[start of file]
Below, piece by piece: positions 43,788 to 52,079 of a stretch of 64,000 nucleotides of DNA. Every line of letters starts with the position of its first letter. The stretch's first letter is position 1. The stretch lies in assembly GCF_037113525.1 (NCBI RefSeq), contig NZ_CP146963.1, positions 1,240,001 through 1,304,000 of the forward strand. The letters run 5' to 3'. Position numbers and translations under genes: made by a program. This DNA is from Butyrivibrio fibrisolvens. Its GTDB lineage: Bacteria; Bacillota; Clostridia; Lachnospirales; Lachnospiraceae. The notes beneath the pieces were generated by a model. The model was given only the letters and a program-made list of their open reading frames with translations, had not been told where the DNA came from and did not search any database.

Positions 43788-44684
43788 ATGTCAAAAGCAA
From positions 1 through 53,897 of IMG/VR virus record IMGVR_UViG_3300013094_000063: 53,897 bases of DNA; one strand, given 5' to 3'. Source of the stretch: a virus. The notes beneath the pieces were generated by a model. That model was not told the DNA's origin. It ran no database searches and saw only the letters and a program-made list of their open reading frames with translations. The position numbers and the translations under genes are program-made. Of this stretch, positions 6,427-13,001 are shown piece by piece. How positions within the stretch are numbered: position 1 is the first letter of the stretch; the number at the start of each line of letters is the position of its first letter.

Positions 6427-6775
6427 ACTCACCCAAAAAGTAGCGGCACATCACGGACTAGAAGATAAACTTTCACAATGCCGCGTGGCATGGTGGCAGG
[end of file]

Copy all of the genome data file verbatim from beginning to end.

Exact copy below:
Below, piece by piece: positions 43,788 to 52,079 of a stretch of 64,000 nucleotides of DNA. Every line of letters starts with the position of its first letter. The stretch's first letter is position 1. The stretch lies in assembly GCF_037113525.1 (NCBI RefSeq), contig NZ_CP146963.1, positions 1,240,001 through 1,304,000 of the forward strand. The letters run 5' to 3'. Position numbers and translations under genes: made by a program. This DNA is from Butyrivibrio fibrisolvens. Its GTDB lineage: Bacteria; Bacillota; Clostridia; Lachnospirales; Lachnospiraceae. The notes beneath the pieces were generated by a model. The model was given only the letters and a program-made list of their open reading frames with translations, had not been told where the DNA came from and did not search any database.

Positions 43788-44684
43788 ATGTCAAAAGCAA
From positions 1 through 53,897 of IMG/VR virus record IMGVR_UViG_3300013094_000063: 53,897 bases of DNA; one strand, given 5' to 3'. Source of the stretch: a virus. The notes beneath the pieces were generated by a model. That model was not told the DNA's origin. It ran no database searches and saw only the letters and a program-made list of their open reading frames with translations. The position numbers and the translations under genes are program-made. Of this stretch, positions 6,427-13,001 are shown piece by piece. How positions within the stretch are numbered: position 1 is the first letter of the stretch; the number at the start of each line of letters is the position of its first letter.

Positions 6427-6775
6427 ACTCACCCAAAAAGTAGCGGCACATCACGGACTAGAAGATAAACTTTCACAATGCCGCGTGGCATGGTGGCAGG